Monday, March 12, 2012

Oakland University, Rochester, Michigan (03.08.12): "Shotgun Wedding" by Bonnie Jo Campbell

The protagonist of “Shotgun Wedding” started with a simple observation regarding her younger sister’s soon-to-be-husband: Clearly this groom is more accustomed to lugging hay bales and veal calves … and for whatever reason, as I listened to the author, Bonnie Jo Campbell, read her short story I couldn’t help but stare at my dishpan hands resting in my lap and wonder: If I had had more of a bad boy image, if I were a Neanderthal, a knuckle-dragger, would my marriage have survived? Fortunately, this momentary thought faded when the woman next to me said, “Isn’t she wonderful? I just started reading ‘Once Upon a River.’”

Campbell gets at the cold harsh reality of Holy Matrimony with the juxtaposition of both sisters: the young bride having the temperament of Cinderella and her older sister, the narrator, having the survival instinct of Annie Oakley. Here are a few keen observations from the protagonist: I look away, to the pastor who looms over this procedure with the gravity of a hangman ... or I’m letting my sister down by being sucked into her fairy tale … or (and this description of a passing glance with the bride may have unsettled the audience a bit) … she catches my eyes full of tears and my mouth set grimly in the memory of shooting my first raccoon dead outside the chicken house, of the shot picking its body up off the ground and slamming it against the barn wall.

Soon there’s a seamless transition from the wedding scene to an intruder scene at the farmhouse—a flashback—where the narrator protects her sister and herself from an intruder:

My father had told me to shoot a man anywhere on the abdomen, because I couldn’t miss at close range, and the twelve gauge at close range would tear a man apart. When I’d shot that first raccoon outside the chicken house its body turned inside out.

Interestingly enough, the intruder has some of the same characteristics and qualities as the groom in the story—a ruggedness that dissipates once he’s staring at the unidentifiable roundness of the end of the shotgun barrel … where the protagonist thinks … he might have seen his own self turned inside out.

Maybe because I’m a man, or maybe because I made that lengthy journey to and from the altar, or maybe because I lost so much after the divorce … hell, I don’t know … maybe I’ve been “turned inside out” because Campbell’s last scene of “Shotgun Wedding” is so hauntingly familiar, as if I’m running from the church in an attempt at shedding my old skin, my old civilized ways, as if the protagonist not only succeeds in that moment of protecting her younger sister, but has me dead in her sight: I held the gun up long after the man turned and walked down the steps and ran across our frozen lawn toward the road.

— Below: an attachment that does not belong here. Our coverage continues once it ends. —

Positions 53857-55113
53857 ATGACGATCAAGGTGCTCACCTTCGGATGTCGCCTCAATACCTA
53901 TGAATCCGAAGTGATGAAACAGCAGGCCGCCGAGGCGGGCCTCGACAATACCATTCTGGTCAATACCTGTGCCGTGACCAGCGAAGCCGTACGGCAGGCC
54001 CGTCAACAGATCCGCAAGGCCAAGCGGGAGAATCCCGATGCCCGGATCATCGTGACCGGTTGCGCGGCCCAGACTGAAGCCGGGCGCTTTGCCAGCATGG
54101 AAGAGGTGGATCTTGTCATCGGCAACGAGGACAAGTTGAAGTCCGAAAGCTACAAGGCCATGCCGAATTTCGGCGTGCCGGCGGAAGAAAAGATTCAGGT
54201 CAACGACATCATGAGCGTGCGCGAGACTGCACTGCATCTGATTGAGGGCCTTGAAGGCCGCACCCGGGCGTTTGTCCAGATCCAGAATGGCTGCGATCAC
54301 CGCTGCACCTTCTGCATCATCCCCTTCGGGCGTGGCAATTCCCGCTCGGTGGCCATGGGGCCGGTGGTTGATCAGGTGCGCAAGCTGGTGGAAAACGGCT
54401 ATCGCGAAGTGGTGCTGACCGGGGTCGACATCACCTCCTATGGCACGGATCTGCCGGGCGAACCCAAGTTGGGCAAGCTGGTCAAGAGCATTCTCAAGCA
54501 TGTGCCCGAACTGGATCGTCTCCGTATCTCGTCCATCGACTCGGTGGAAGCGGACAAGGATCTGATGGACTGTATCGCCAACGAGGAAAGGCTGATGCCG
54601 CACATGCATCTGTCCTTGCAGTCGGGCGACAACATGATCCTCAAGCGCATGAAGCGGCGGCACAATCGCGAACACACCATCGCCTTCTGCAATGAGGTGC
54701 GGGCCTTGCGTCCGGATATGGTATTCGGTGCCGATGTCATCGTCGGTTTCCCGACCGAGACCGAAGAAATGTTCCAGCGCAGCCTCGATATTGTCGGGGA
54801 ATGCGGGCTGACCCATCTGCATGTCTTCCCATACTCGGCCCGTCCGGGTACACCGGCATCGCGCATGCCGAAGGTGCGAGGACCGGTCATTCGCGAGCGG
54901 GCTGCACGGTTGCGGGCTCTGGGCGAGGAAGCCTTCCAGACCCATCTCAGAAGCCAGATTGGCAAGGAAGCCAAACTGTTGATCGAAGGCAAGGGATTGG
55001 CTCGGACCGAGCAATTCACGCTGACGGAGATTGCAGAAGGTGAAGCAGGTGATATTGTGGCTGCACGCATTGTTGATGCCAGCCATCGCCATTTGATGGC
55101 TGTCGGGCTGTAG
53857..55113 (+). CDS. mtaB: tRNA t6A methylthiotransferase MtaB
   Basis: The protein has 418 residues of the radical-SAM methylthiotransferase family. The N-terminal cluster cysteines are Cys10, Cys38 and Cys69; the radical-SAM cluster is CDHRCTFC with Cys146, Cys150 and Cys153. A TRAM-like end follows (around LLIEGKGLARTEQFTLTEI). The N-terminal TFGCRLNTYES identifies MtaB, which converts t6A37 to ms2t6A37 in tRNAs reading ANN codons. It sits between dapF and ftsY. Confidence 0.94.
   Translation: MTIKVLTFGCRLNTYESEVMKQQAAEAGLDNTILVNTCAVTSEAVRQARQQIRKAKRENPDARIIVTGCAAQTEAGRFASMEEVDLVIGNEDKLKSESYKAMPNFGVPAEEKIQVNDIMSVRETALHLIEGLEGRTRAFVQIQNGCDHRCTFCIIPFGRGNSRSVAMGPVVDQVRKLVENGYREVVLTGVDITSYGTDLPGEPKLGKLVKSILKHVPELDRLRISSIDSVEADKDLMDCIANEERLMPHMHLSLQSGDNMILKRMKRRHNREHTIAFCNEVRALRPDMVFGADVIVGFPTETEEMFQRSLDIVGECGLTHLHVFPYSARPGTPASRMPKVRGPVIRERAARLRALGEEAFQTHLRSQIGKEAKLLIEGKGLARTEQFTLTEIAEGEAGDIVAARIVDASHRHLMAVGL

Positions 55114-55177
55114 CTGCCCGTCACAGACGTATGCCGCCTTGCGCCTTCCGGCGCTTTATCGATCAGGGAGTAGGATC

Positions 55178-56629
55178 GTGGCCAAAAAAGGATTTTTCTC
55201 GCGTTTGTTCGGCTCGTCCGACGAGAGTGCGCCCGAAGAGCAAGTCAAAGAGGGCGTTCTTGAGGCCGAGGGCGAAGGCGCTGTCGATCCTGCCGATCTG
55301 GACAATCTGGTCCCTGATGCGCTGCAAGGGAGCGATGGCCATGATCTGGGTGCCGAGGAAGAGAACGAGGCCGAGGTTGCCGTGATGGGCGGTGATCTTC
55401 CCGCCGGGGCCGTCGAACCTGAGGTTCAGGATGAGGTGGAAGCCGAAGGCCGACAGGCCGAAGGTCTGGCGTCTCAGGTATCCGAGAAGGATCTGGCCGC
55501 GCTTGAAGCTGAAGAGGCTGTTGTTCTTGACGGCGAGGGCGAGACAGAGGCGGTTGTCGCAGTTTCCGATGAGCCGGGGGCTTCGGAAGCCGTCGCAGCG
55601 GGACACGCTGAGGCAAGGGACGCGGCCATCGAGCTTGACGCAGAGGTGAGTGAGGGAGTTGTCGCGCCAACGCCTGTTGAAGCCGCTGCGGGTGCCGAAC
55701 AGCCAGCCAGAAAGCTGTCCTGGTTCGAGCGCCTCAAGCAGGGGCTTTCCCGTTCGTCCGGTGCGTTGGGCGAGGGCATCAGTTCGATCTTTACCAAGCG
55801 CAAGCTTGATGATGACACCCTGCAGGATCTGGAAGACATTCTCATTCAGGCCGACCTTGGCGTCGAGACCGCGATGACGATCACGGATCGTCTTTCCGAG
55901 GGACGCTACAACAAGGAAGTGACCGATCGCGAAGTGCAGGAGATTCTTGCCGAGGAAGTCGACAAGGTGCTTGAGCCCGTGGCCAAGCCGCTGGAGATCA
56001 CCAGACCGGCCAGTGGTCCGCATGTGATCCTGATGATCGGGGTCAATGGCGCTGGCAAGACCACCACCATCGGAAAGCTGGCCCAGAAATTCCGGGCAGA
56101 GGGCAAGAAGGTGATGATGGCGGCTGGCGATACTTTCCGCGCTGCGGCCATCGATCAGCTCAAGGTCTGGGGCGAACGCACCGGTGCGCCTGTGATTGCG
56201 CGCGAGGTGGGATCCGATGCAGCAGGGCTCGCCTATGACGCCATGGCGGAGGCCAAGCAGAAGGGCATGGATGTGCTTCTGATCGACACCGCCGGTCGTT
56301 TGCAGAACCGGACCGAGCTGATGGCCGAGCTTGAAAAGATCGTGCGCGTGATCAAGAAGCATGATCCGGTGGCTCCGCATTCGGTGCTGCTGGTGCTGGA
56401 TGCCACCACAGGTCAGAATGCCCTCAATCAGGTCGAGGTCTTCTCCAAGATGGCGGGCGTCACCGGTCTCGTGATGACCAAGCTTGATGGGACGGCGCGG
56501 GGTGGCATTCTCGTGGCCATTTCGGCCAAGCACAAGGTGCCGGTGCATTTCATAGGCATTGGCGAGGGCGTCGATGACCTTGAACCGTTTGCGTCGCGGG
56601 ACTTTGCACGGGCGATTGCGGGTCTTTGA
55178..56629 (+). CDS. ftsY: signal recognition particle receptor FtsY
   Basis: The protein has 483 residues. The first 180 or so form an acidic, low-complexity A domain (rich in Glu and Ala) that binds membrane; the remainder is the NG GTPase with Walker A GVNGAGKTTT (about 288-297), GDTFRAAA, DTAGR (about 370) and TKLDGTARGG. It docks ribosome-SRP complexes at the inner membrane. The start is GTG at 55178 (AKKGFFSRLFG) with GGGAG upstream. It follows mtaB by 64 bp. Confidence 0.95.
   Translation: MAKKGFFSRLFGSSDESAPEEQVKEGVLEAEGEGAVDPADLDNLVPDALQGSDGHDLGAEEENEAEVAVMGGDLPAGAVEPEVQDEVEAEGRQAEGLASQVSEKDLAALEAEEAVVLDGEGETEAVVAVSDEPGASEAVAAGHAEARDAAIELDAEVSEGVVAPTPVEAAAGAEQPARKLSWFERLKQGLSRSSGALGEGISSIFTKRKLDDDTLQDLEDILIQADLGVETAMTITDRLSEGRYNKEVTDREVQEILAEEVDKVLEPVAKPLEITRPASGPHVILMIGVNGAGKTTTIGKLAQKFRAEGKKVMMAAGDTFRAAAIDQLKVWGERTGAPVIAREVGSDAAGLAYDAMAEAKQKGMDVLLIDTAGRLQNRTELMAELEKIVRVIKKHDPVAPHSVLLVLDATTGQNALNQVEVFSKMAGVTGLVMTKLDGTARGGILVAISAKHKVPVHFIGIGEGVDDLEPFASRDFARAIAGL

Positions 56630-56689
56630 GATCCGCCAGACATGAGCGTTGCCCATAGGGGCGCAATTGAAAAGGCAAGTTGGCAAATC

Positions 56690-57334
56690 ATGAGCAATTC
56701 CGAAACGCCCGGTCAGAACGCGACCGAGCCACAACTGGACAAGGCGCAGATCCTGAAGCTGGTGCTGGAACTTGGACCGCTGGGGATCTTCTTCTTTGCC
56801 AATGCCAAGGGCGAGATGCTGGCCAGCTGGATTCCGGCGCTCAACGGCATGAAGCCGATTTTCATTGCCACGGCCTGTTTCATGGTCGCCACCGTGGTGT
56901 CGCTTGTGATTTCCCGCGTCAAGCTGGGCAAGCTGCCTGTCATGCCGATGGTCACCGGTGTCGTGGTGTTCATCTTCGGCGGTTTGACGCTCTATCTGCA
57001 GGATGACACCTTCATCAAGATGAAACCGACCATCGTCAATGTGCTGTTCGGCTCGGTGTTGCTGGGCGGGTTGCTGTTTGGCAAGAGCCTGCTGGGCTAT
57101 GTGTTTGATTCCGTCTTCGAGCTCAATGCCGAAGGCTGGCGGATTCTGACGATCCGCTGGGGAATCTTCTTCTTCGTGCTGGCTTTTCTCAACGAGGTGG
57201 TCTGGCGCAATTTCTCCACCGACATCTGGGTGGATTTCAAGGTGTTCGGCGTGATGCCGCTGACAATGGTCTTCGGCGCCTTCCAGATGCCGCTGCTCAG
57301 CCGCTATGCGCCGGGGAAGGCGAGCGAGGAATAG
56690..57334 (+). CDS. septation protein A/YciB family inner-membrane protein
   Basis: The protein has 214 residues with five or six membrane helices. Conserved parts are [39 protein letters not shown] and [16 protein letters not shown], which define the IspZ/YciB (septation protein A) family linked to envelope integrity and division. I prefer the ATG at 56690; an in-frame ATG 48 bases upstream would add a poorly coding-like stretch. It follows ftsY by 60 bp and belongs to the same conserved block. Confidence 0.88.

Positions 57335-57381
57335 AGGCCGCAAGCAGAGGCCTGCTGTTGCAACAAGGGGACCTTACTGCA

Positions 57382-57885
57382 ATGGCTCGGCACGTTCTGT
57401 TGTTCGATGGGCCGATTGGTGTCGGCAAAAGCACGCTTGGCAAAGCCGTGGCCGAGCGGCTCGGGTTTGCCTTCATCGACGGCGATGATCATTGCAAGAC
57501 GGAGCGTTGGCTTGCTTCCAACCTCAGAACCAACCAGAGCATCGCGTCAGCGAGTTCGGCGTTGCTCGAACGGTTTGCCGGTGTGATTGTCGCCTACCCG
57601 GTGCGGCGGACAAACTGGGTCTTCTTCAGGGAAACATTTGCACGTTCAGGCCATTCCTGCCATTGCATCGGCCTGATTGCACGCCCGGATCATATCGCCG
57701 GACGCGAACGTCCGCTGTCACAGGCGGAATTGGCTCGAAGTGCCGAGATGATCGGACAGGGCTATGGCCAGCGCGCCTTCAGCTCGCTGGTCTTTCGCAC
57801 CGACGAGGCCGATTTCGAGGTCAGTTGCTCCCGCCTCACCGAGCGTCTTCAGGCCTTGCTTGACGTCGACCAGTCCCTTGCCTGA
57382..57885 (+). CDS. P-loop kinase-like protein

Whatever my feelings, I enjoyed listening to Bonnie Jo Campbell. Her short stories, as well as her novels, are definitely worth reading.

by JR's Thumbprints

Wednesday, July 27, 2011

"nothing more to tell" / stories by george dila

After a decade of email exchanges, not to mention a soon-to-be single’s lifestyle where I can do whatever I please (within the boundaries of good decency and affordability) I finally met fellow writer George Dila. He’s the Director of the Ludington Visiting Writers. Dila appeared at the Lido Art Gallery in Birmingham, Michigan, a few weeks ago and read from his latest short story collection “nothing more to tell.” Not only is Dila an excellent orator, he can sing too. He sang a few lines of “Betcha by Golly” by The Stylistics, taking on the persona of the title story’s protagonist, Vincent Root, as he drove through the dreamy tourist town of Mayesville while listening to an oldies station. Dila reads:

He and Mary had loved that album, playing it over and over again. He still liked the sound, even the sentiment, although it seemed so corny now. Corny, and not a little ironic. Ever will love keep growing strong, my ass.

As I sat in the audience listening, I couldn’t help but sympathize with Vincent Root. He suffered from a tragedy far worse than his failed marriage, a tragedy in the making as he navigated his Buick Roadmaster around the block to steal another glimpse at two young teenage girls that reminded him of ponies, or maybe otters, their bodies sleek and joyful, their movements fluid and confident, the rhythm of their gestures a bit arrogant and slightly provocative. Interestingly enough, and due to an agreed upon time restriction, if not a ploy to sell a few books, Dila left us hanging, craving for more.

Structurally, “nothing more to tell” begins with a couple of third person narratives, first Vincent himself, then Bob & Jill Regan grieving over the loss of their son who ran into the incoming path of Vincent’s Buick, and finally the first person narrative of Sherriff Parsons. The story is masterfully done, the POV shifts smooth and credible, and the ending is well worth the purchase of the book.